Improve Your Immune System

Several factors in an athlete's lifestyles can affect the immune system's ability to fight off illness.

Published January 20, 2012 10:07

Improve Your Immune System
Anne Keothavong


The immune system is designed to keep the human body free from unwanted visitors that cause illness, such as viruses, bacteria, microbes and germs. It works to clean up and remove these unwelcome vermin, to destroy them quickly before they can make you sick, and then to clean up any leftover mess. It keeps your body healthy.


• The immune system keeps a record of every unwanted microbe or germ bacteria it has ever contacted. This means it can destroy the microbe very quickly if it enters the body again before it can multiply and make you feel sick.
• But, if one group of cells is not performing its job properly, then the whole system will be less effective. Reduce the numbers or the strength of one part of the immune system, and it won't work as efficiently and the foreign germs may just take up residence and make you sick.
• To keep your immune system fighting fit requires that you pay attention to all aspects of your health and physical fitness, including:

• Good nutrition 
• Proper hydration
• Training amount
• Rest and sleep
• Updated immunizations
• Recovery techniques
• Stress management
• Healthy social interactions
• Type and method of training
• Hobbies and non-tennis activities
• Medical and dental check-ups
• Mental health


Although more research is needed in this complex area, it appears that:
1. Moderate exercise improves the immune system so it works better.
• It increases the numbers and strength of some important immune system cells.
• It makes the whole system work better as a coordinated, efficient team.
2. Intense bursts of exercise and prolonged training can actually depress the immune system.
• Intense exercise decreases the size and strength of the immune system.
• you should schedule a rest day once a week to "recharge" the immune system. 
• Aim for balance in all aspects of training and life.


Other factors in an athlete's lifestyle decrease the immune system's ability to fight off sickness:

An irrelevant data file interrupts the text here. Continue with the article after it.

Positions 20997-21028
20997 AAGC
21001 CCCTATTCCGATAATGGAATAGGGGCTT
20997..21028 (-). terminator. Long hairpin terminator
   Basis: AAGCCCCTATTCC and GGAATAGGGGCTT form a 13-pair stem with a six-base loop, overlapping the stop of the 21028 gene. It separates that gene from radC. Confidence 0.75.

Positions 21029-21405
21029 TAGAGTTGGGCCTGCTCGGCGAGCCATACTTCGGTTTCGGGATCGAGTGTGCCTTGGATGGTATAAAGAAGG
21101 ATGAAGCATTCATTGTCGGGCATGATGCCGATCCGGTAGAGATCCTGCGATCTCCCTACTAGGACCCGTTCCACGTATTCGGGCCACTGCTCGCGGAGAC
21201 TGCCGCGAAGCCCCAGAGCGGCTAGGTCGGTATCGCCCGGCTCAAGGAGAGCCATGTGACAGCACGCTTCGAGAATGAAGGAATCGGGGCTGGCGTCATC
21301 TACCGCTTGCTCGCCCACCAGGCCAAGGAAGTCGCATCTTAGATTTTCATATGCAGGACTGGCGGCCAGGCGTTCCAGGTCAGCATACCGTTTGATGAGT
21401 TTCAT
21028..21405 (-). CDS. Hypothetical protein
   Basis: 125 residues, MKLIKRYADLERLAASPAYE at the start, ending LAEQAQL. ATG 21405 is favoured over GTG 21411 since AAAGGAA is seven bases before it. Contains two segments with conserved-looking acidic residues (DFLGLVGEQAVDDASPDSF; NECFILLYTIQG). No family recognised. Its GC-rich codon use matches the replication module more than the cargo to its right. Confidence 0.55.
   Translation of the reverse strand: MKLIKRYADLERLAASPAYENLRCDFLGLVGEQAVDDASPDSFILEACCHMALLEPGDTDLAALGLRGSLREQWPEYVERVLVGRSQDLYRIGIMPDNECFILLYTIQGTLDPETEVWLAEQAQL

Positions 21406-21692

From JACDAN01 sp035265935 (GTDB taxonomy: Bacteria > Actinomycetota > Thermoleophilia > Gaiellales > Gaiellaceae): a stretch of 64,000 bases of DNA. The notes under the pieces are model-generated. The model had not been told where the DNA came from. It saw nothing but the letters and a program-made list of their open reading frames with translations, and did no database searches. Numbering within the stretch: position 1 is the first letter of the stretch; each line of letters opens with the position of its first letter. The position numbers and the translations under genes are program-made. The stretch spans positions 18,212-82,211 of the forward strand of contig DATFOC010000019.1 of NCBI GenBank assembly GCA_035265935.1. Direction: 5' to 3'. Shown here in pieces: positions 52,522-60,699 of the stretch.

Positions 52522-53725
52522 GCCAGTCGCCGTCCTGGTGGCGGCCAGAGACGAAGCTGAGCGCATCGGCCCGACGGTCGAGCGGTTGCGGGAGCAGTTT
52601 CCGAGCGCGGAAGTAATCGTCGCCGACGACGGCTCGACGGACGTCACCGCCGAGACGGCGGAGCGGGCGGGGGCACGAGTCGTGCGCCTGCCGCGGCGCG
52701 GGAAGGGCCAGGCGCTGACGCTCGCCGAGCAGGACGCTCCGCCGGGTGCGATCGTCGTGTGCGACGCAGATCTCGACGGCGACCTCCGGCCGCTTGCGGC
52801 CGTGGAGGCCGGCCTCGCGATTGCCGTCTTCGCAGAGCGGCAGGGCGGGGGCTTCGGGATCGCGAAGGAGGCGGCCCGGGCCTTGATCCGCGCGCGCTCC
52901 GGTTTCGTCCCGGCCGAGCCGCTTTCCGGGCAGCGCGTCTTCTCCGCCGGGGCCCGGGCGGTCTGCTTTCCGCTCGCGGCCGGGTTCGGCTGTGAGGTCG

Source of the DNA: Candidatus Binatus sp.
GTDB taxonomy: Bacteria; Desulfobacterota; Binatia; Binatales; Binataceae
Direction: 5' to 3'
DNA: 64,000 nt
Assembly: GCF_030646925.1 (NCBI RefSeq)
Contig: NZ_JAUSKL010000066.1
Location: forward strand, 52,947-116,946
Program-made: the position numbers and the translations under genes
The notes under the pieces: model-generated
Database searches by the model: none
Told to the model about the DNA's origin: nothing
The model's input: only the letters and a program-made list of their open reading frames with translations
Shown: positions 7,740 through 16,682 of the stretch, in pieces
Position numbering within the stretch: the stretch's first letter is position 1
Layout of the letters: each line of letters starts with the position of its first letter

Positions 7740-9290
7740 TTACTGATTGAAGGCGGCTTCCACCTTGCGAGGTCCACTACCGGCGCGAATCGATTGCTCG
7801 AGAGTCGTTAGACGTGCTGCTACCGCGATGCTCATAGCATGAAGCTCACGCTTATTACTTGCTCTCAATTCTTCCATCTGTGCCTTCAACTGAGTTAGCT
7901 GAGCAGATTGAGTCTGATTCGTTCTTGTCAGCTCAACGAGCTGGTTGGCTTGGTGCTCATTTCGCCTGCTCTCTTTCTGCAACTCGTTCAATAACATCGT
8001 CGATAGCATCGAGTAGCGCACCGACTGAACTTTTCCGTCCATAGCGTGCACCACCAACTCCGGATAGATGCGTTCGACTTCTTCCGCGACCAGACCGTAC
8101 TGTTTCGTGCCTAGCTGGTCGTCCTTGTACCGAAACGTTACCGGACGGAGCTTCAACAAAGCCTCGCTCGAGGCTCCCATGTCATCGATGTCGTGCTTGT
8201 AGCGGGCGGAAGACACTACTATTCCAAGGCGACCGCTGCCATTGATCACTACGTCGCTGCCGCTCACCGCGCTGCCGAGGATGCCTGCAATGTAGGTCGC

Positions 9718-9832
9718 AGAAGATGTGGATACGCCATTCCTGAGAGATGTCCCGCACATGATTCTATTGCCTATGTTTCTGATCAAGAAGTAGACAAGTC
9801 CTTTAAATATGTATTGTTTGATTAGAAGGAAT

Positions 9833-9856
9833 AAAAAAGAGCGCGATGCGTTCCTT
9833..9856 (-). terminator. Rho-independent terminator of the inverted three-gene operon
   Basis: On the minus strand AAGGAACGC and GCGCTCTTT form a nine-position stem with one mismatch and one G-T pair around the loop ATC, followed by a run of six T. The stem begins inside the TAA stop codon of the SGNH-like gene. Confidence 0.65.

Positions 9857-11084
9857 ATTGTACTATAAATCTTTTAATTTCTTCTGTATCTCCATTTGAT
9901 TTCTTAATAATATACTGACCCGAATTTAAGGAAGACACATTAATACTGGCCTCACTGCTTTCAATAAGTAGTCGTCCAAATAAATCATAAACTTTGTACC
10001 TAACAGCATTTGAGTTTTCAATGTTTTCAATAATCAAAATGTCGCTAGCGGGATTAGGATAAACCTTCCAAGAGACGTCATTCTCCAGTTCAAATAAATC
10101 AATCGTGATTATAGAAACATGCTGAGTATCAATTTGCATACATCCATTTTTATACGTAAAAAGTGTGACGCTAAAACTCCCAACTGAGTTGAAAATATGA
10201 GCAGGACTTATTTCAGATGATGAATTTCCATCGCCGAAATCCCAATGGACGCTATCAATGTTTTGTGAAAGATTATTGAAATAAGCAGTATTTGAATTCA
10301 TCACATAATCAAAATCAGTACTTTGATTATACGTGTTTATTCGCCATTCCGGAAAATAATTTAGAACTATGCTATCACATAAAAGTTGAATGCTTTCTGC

Factor Effect On Immune System
Nutrition • Dietary deficiencies (e.g. vitamins B6, C & E, essential fatty acids, iron, zinc and others). Reduces capacity of system to fight illnesses. May benefit from using a reputable health supplement such as USANA
• Substances use and abuse (Alcohol, drugs and cigarettes) can negatively affect the immune system
Environment • Changes in air quality (pollution), temperature, altitude and time zone differences, sleep deprivation, foreign food, all affect the immune system
Muscle Damage • Micro-trauma to muscle fibers occurs with all exercise, even without injury.
• Some immune cells are used for muscle repair, and create oxidant free radicals.
Psychological Stress • Stress decreases immunity. In elite tennis stress can include:
• Reduced social contact and too much time in specific goal-orientated activities.
• Too much or incorrect training and not enough recovery.
• Competition.

Don't worry, be happy: Studies indicate happy people have better immune systems.


• Be careful about increasing training before competition
• Schedule rest days and weeks.
USE RECOVERY METHODS to balance workload.
• Hydrotherapies, massage, lower-intensity training days.
SLEEP restful sleep helps your immune system to be fighting fit.
REDUCE TRAINING if signs of overtraining occur.
• Excess fatigue, performance slump, muscle soreness, low motivation, injuries which don't heal, elevated morning pulse rate.
• Use a training diary to monitor your immune system function and training load.
•  Include plenty of fruit and vegetables (vitamin C) and meat or meat substitutes (for zinc).
• Treat any deficiencies under medical supervision.
•  To reduce your exposure to harmful organisms and to help prevent the spread of viruses and bacteria.
• Every time: after the toilet, when you cough and sneeze and when you handle food!
• Avoid food which is potentially touched by many people. For example: open breadbaskets, bowls of nuts or chips where no utensils are provided. 
• Use hand sanitizer and avoid contact with sick people.
• Take and use a mask if someone seated near you is sick.
UPDATE VACCINATIONS and keep them updated. (Chicken pox, measles, mumps and rubella)
• Consider an influenza vaccination each October.
• Learn relaxation, yoga, meditation, prayer, listen to music, read, walk/pat the dog, enjoy social activities with friends, laugh…
• Happy people have better immune systems and stay healthier!
• Upper respiratory infections are common. If you get sick, seek and follow medical guidance.
• REST is the most important aspect of recovery. Take a few days off to allow your immune system to fight off the illness.
• Continuing to exercise when sick will prolong your recovery, cause more fatigue and will not help your performance.

The contents of the Health site are for informational purposes only and should not be treated as medical, psychiatric, psychological, health care or health management advice.  The materials herein are not intended to be a substitute for professional medical advice, diagnosis, or treatment. Always seek the advice of your physician or other qualified health provider with any questions you may have regarding a medical condition. Never disregard professional medical advice or delay in seeking it because of something you have read on this site. Reliance on any information provided herein is solely at your own risk.

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